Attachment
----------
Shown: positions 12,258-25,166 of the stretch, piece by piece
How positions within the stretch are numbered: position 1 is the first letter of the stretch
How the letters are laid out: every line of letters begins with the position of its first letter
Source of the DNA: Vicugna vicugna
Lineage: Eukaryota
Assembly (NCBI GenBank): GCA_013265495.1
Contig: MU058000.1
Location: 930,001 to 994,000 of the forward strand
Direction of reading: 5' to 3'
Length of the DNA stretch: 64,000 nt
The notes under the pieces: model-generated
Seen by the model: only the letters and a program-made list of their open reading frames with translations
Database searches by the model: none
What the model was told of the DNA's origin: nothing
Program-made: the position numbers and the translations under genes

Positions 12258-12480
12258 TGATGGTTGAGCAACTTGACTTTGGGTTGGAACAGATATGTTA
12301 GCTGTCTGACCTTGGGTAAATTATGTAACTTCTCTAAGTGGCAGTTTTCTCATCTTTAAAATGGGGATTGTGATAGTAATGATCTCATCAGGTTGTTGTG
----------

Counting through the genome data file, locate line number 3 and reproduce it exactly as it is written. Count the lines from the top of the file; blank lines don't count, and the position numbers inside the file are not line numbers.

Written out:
How the letters are laid out: every line of letters begins with the position of its first letter